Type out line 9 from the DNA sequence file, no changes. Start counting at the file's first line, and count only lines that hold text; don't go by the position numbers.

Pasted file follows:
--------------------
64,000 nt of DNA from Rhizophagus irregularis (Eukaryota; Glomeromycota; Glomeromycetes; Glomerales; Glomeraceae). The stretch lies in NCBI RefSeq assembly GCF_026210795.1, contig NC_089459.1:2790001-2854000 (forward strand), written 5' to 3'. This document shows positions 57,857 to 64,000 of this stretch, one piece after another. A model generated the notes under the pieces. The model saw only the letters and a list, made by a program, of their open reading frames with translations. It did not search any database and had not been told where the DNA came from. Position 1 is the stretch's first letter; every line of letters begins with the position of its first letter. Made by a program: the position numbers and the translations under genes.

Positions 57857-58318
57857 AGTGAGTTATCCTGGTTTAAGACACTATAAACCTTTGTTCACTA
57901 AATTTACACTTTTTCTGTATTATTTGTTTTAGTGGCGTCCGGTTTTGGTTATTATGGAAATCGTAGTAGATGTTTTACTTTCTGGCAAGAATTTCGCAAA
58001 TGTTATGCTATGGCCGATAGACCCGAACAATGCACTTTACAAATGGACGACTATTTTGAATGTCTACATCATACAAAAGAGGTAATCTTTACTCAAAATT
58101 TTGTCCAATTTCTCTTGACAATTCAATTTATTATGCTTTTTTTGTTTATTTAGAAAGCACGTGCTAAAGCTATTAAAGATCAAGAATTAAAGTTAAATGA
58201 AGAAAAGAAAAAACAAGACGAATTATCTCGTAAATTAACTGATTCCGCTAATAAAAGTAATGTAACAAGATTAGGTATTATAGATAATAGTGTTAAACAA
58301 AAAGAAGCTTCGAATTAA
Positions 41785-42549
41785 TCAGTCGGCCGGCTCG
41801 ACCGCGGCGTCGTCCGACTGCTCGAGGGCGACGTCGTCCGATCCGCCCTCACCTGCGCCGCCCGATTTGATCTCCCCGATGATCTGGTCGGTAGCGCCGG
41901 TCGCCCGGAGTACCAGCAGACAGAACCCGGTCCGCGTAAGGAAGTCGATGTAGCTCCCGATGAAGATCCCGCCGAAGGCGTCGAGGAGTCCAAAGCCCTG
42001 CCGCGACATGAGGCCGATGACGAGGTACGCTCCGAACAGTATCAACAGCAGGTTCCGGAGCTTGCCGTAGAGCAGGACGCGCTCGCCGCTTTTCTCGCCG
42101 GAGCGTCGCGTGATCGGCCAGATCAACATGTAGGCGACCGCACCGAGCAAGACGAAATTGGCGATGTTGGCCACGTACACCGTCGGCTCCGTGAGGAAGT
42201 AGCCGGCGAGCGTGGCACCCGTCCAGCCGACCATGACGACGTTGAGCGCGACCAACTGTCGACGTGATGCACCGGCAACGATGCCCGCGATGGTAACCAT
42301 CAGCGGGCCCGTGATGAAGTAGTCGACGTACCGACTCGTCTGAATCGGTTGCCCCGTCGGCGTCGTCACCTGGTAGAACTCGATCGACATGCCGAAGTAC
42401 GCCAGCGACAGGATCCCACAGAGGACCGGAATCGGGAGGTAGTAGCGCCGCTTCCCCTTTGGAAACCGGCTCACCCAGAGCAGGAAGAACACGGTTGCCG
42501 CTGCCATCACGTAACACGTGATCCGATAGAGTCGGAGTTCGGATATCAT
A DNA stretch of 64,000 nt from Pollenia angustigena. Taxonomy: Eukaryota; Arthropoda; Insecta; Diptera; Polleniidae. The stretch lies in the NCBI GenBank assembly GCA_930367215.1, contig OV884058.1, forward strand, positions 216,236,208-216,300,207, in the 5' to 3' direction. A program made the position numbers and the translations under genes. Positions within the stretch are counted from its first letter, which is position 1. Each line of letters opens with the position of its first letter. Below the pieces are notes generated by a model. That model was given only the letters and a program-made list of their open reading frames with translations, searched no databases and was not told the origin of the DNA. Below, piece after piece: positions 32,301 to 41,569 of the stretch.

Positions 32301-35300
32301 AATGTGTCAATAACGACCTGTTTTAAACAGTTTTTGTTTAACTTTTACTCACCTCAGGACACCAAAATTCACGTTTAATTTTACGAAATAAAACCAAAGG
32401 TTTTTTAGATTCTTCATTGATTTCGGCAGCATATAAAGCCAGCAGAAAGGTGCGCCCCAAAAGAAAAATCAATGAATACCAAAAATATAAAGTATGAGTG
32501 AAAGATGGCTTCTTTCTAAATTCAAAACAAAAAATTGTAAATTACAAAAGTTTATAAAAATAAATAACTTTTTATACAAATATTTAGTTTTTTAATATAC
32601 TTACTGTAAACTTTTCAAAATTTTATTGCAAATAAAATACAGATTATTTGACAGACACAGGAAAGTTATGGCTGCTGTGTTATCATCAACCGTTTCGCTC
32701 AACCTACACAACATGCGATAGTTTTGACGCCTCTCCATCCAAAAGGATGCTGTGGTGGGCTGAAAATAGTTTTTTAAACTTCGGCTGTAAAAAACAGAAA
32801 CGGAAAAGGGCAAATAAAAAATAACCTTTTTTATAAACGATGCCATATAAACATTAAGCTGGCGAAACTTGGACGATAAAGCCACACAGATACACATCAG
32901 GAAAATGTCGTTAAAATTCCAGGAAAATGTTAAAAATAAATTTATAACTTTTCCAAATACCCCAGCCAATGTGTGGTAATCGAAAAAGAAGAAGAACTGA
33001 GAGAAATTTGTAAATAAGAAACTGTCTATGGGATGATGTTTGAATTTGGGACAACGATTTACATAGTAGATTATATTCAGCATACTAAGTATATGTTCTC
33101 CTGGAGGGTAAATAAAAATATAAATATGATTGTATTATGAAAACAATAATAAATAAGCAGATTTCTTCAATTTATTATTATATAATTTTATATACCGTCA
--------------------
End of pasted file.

Positions 41785-42549